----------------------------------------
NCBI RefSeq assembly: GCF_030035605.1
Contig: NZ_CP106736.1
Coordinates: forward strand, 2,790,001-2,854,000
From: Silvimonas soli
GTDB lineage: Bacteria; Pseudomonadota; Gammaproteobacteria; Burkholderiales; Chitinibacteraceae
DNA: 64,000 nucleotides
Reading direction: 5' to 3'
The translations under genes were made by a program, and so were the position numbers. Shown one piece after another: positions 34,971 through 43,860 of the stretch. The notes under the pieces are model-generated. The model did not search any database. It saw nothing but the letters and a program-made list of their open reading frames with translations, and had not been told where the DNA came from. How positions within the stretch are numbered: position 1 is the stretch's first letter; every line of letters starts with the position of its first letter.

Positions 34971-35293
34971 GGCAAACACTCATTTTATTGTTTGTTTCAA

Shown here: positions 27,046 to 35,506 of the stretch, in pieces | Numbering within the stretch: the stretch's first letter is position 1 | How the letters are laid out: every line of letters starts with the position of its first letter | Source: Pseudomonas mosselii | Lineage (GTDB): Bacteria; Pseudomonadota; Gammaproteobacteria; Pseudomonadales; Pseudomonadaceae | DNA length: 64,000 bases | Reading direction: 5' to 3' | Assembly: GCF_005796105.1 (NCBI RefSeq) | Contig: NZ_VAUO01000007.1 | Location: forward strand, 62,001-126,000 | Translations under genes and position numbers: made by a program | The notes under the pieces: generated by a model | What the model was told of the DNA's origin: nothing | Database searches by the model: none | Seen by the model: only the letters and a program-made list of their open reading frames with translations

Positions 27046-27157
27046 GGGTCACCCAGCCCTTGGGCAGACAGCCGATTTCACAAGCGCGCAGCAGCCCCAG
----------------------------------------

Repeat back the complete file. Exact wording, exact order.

NCBI RefSeq assembly: GCF_030035605.1
Contig: NZ_CP106736.1
Coordinates: forward strand, 2,790,001-2,854,000
From: Silvimonas soli
GTDB lineage: Bacteria; Pseudomonadota; Gammaproteobacteria; Burkholderiales; Chitinibacteraceae
DNA: 64,000 nucleotides
Reading direction: 5' to 3'
The translations under genes were made by a program, and so were the position numbers. Shown one piece after another: positions 34,971 through 43,860 of the stretch. The notes under the pieces are model-generated. The model did not search any database. It saw nothing but the letters and a program-made list of their open reading frames with translations, and had not been told where the DNA came from. How positions within the stretch are numbered: position 1 is the stretch's first letter; every line of letters starts with the position of its first letter.

Positions 34971-35293
34971 GGCAAACACTCATTTTATTGTTTGTTTCAA

Shown here: positions 27,046 to 35,506 of the stretch, in pieces | Numbering within the stretch: the stretch's first letter is position 1 | How the letters are laid out: every line of letters starts with the position of its first letter | Source: Pseudomonas mosselii | Lineage (GTDB): Bacteria; Pseudomonadota; Gammaproteobacteria; Pseudomonadales; Pseudomonadaceae | DNA length: 64,000 bases | Reading direction: 5' to 3' | Assembly: GCF_005796105.1 (NCBI RefSeq) | Contig: NZ_VAUO01000007.1 | Location: forward strand, 62,001-126,000 | Translations under genes and position numbers: made by a program | The notes under the pieces: generated by a model | What the model was told of the DNA's origin: nothing | Database searches by the model: none | Seen by the model: only the letters and a program-made list of their open reading frames with translations

Positions 27046-27157
27046 GGGTCACCCAGCCCTTGGGCAGACAGCCGATTTCACAAGCGCGCAGCAGCCCCAG